Best Coast is an LA-based band consisting of singer-songwriter and guitarist Bethany Consentino and multi-instrumentalist Bobb Bruno. The duo started in 2010 and has constantly released classic rock tunes inspired by the 60’s and 50’s with a blend of surf and pop.
The band’s previous releases offered a lot of concerning insight in Consentino’s life, with tracks like “When Will I Change” and “Sleep Won’t Ever Come” suggesting how she struggles with their high-profile career.
In this latest release however, Consentino’s comes up with an album to celebrate a new chapter in her life. A chapter of sobriety and newfound hope. The aptly entitled Always Tomorrow is filled with sunny pop-rock songs full of positivity and conviction. Consentino’s lyrics are straight to the heart, transparently laying down her experiences in overcoming her demons.
We see this in tracks like “Everything Has Changed”, which details her past struggles with alcohol. Stating that she: “used to crawl all the way back home.” The rest of the song however has a rosy and optimistic glow, with the chorus declaring “Everything has changed / I like it this way / I’d like for it to stay.” The same theme is explored in “For The First Time”, Where she declares : “Demons deep inside of me / they might have finally been set free”. Both songs share rock and folk influences with several nods to Joan Jett and Fleetwood Mac.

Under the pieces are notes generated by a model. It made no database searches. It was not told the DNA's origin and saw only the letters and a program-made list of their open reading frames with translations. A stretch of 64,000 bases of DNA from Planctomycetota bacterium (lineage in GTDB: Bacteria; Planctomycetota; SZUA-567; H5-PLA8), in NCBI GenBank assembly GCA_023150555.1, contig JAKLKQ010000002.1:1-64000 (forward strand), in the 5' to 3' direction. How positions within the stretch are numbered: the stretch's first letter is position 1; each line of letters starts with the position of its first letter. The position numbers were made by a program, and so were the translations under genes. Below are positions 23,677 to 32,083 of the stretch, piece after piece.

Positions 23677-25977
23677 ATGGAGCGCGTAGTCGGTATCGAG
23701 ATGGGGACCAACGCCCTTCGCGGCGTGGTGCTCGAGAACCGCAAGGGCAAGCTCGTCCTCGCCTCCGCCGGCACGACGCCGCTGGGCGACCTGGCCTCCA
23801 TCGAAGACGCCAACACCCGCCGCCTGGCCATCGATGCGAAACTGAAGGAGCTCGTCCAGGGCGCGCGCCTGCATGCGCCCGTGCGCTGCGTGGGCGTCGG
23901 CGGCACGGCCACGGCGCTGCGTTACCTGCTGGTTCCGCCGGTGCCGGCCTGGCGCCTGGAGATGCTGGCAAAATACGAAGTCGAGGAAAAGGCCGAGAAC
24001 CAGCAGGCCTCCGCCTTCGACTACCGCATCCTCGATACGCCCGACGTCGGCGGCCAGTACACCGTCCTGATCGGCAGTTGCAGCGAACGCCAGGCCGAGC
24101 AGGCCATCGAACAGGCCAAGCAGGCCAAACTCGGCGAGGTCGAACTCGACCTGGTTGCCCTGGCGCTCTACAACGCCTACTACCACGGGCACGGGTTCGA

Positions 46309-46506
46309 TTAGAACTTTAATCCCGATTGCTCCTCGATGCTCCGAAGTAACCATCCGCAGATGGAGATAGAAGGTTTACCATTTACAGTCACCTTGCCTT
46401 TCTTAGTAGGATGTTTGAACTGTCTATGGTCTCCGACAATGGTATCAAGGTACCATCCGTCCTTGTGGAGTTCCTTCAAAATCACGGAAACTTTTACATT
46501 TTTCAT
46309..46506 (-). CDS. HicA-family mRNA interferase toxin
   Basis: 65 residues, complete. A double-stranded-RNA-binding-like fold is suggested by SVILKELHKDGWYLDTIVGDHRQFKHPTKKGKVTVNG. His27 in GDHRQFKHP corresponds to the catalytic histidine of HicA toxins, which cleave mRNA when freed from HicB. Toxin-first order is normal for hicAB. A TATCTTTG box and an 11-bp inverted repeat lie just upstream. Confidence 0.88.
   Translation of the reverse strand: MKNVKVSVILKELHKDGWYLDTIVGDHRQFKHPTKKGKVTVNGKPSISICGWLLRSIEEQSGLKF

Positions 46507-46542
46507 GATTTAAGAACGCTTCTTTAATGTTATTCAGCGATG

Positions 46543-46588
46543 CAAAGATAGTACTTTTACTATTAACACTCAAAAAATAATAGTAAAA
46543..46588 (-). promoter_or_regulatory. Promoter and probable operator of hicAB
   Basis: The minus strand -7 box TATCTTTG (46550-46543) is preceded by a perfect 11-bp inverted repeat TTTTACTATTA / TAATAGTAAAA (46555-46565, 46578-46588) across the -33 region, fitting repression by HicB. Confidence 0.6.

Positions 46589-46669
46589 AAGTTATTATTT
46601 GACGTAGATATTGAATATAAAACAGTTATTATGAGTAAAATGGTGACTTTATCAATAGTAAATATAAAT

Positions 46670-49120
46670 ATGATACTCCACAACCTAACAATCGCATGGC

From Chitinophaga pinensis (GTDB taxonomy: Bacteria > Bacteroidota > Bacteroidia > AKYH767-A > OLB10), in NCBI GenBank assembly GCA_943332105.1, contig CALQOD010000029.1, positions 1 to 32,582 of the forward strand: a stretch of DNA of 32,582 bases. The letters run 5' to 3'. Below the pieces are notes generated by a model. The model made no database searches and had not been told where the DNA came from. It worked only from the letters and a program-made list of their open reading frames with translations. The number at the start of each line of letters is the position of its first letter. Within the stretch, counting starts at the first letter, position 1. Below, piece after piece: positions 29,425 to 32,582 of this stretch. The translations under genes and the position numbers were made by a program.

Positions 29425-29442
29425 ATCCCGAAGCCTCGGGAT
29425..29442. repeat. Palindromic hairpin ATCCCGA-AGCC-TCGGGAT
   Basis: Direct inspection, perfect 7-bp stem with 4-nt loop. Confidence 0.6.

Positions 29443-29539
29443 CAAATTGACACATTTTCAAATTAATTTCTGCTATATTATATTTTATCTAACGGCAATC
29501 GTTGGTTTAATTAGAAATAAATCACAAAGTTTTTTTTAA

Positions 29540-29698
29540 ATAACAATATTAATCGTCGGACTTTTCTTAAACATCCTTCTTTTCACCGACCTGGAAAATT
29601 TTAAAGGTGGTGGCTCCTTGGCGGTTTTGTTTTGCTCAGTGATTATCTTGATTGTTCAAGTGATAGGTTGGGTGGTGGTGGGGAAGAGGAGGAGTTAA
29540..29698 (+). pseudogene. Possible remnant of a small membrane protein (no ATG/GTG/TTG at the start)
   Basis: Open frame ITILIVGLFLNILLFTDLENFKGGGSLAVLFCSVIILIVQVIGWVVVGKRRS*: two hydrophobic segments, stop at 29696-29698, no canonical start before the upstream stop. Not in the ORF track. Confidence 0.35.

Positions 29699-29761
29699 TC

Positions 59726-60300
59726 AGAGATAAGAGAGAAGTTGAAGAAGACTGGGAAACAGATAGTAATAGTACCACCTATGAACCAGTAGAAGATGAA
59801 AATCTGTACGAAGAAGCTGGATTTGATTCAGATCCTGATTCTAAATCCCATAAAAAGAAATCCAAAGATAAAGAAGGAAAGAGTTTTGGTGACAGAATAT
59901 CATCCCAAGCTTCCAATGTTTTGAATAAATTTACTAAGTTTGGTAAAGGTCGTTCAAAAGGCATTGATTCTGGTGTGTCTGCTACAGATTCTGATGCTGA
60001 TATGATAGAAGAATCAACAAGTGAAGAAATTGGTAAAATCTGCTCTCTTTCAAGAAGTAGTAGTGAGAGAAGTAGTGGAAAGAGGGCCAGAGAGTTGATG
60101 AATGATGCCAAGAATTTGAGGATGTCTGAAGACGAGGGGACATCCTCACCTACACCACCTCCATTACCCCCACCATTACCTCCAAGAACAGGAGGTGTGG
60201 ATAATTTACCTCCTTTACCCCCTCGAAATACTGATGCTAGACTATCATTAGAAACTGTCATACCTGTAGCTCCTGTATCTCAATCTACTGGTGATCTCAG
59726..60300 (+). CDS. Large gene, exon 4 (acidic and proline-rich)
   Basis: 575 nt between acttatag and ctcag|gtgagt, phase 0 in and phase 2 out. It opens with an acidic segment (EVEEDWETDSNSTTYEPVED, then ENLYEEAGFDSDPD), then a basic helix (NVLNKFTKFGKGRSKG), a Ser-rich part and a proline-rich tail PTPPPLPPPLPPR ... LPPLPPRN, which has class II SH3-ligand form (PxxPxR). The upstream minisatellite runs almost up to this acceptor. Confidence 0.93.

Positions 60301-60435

Even with Consentino’s overall bright and positive outlook, she still acknowledges that keeping sober is a constant battle and that it is only one step in becoming a better person. In “Wreckage” she openly states her doubts: “If I’m good now why do I feel like a failure almost everyday?” In “Rollercoaster” she acknowledges that there is still a lot of work to be done. She reflects on her own mortality after seeing her friends grow older as she pleads: “Please let me off / you know I wanna get off / I never signed up for this rollercoaster.”
All of these songs are tied up into a neat bow in “Master Of My Own Mind”, where she displays a keen sense of self-awareness. Suggesting that despite the setbacks, she’s still in control of everything. “I gotta focus / gotta rewind / gotta stay the master of my own mind.”
Always Tomorrow provides a compelling narrative of someone battling their demons and coming out stronger in the end. Although the songwriting and production keeps the lyrics at front and center, the brilliant pop-rock arrangement is nothing to scoff at. It provides a solid support platform to carry Consentino’s heartfelt story, making it a deeply satisfying experience from start to finish.